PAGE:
December 1997. Editor: Anjum Katyal
And there, poised on the ridge, between the dark loamy ferment of creative growth and the hard sun of material reality, is Pralayan's voice saying, 'The process is very important...how we make a play...' and 'without the commitment, without politics oriented toward the people, you can't stay in street theatre'. And Sudhanva Deshpande passionately insisting on poetry in theatre of the Left; and Mala Hashmi explaining how drama has to be created and crafted, even on the streets, even when the message, the political communication, is primary. This tumultuous space of questioning, of precarious balance between creative fulfilment and political purpose, between inward and outward, is the space criss-crossed in this issue. By those who walk the tightrope. Over and over again. 'One doesn't resound without the other.'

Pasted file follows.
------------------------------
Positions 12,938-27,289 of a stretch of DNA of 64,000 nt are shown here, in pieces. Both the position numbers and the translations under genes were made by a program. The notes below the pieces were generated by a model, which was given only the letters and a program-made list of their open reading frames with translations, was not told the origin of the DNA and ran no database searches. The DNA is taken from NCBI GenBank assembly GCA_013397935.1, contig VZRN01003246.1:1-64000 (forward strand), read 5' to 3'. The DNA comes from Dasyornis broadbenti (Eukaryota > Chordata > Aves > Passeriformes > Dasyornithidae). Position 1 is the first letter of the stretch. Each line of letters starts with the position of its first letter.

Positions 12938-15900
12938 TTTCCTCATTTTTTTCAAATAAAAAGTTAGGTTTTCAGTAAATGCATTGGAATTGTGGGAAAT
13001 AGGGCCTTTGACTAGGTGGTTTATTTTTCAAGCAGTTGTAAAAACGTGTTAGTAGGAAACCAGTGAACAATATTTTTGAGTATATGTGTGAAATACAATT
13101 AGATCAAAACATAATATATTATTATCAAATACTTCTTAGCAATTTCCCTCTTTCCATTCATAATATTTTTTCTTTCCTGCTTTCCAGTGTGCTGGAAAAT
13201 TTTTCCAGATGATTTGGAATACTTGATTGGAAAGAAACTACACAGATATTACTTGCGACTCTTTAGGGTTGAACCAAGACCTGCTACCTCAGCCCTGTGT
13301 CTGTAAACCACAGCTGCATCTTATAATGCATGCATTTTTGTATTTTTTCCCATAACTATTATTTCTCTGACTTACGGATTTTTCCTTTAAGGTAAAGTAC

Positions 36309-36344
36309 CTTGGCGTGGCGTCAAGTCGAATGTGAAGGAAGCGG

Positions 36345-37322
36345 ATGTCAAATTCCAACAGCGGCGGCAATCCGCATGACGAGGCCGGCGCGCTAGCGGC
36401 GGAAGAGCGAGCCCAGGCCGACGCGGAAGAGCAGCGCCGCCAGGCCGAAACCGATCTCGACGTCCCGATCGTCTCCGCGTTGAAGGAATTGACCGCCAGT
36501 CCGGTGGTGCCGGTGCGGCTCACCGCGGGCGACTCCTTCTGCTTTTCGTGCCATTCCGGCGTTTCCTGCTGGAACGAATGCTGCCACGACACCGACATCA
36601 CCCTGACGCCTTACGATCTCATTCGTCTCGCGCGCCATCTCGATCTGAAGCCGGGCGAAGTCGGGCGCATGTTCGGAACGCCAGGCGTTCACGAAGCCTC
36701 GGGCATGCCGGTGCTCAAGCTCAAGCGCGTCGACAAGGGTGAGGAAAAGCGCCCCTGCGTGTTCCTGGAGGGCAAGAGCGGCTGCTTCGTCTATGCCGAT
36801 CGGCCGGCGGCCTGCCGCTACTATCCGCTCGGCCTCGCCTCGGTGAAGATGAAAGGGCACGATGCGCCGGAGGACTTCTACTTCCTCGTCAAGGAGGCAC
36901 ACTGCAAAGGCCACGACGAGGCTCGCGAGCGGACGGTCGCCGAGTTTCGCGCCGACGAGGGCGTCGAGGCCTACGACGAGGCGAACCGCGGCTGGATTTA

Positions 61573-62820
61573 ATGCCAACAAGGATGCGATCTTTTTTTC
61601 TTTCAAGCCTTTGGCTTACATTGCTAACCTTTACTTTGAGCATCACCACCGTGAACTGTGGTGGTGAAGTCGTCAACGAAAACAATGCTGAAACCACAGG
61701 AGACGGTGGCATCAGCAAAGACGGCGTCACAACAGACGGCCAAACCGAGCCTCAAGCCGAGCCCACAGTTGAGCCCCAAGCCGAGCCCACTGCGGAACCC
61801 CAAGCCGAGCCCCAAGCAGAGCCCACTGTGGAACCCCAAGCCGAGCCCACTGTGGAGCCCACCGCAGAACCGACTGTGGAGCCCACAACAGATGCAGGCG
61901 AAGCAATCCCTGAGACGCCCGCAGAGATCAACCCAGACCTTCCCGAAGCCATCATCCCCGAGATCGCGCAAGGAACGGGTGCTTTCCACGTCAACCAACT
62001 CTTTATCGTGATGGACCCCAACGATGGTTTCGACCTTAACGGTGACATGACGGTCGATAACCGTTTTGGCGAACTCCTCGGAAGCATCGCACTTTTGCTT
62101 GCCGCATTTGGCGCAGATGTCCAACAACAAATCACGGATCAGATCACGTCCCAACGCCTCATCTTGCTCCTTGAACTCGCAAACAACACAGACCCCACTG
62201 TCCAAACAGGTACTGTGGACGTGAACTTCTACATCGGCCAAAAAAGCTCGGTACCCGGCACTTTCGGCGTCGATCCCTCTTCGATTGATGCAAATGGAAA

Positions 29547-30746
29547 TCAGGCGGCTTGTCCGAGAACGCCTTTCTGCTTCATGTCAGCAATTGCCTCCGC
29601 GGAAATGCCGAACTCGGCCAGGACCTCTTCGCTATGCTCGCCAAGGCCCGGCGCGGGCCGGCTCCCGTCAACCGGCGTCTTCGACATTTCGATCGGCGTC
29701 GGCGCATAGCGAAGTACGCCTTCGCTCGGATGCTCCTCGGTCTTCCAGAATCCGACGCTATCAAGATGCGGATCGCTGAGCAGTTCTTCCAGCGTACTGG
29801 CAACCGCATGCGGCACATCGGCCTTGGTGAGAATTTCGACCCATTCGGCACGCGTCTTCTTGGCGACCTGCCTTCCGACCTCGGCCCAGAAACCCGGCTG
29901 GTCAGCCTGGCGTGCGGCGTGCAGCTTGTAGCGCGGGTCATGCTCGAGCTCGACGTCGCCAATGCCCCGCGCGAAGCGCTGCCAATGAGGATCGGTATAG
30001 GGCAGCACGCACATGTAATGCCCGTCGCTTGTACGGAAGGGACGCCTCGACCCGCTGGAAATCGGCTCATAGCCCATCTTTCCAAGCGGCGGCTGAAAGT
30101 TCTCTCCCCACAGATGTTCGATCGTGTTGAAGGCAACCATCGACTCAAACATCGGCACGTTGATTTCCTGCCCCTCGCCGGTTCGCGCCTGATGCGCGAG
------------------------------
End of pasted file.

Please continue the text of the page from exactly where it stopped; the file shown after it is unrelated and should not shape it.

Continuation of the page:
CONTENTS The 'Inexhaustible Work of Criticism in Action': Street Theatre of the Left Sudhanva Deshpande Woman (Aurat): an Extract Jana Natya Manch Theatrescapes Samik Bandyopadhyay Street Theatre in Bengal: A Glimpse Bulbuli Biswas and Paramita Banerjee Nurul doesn't Die (Nurul Marey Na) A Playscript Shyamaltanu Dasgupta 'Street Theatre is Here and Now' A Panel Discussion 'Drama has to be Created and Crafted, Even on the Streets' Mala Hashmi 'Why do we Choose to do Street Theatre? The Answer is always Political, It has to be' Pralayan Theatre Log Street Theatre Groups: Brief Profiles National Open-Air Theatre Festival in Calcutta Sombhu Mitra Memorial Lecture Paramita Banerjee Download the complete issue here